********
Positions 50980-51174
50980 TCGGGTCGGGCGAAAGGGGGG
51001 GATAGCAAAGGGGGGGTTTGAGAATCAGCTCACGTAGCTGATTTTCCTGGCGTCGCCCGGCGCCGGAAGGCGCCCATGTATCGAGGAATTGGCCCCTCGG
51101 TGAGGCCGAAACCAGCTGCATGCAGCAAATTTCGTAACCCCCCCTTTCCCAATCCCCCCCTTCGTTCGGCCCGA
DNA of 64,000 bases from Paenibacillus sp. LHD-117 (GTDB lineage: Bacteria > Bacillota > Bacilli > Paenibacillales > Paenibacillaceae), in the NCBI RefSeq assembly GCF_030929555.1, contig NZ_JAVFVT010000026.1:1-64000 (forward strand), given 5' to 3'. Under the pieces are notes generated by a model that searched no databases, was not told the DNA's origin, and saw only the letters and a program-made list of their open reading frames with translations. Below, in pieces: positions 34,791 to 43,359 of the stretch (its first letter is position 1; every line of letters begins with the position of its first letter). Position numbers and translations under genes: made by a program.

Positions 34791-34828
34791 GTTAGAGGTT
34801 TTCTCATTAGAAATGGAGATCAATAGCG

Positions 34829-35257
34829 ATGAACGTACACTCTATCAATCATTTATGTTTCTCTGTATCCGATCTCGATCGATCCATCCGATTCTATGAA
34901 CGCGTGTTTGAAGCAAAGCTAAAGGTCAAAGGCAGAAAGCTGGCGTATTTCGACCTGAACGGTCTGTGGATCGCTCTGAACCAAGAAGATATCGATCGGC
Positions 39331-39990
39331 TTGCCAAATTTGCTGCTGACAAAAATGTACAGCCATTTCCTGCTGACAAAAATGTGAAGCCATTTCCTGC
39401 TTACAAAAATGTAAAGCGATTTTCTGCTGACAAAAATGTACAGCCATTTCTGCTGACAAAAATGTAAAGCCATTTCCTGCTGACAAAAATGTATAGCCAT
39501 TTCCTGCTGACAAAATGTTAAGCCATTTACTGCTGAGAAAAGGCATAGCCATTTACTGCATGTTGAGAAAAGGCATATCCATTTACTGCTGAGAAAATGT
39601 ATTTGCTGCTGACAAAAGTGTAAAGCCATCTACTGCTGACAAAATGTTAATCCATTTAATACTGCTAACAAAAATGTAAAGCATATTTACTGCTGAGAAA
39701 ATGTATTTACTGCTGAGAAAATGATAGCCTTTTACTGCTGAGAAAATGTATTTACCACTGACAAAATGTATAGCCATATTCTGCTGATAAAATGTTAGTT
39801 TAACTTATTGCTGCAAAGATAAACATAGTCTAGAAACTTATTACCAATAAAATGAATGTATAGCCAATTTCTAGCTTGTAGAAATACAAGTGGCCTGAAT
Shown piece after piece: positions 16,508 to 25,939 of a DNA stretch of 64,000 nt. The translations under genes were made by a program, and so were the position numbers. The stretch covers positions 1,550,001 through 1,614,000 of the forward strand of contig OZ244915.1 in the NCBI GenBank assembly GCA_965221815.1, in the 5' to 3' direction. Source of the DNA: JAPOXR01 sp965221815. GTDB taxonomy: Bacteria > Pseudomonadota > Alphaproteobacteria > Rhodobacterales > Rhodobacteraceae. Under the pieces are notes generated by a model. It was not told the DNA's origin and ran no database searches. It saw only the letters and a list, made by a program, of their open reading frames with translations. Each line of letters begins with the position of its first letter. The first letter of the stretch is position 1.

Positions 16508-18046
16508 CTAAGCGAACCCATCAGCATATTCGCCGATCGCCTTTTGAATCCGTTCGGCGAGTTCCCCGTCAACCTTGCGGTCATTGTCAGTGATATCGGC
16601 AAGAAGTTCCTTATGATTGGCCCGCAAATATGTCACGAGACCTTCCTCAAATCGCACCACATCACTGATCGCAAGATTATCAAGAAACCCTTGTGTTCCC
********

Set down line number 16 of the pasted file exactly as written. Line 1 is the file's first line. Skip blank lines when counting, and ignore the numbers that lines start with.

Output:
39601 ATTTGCTGCTGACAAAAGTGTAAAGCCATCTACTGCTGACAAAATGTTAATCCATTTAATACTGCTAACAAAAATGTAAAGCATATTTACTGCTGAGAAA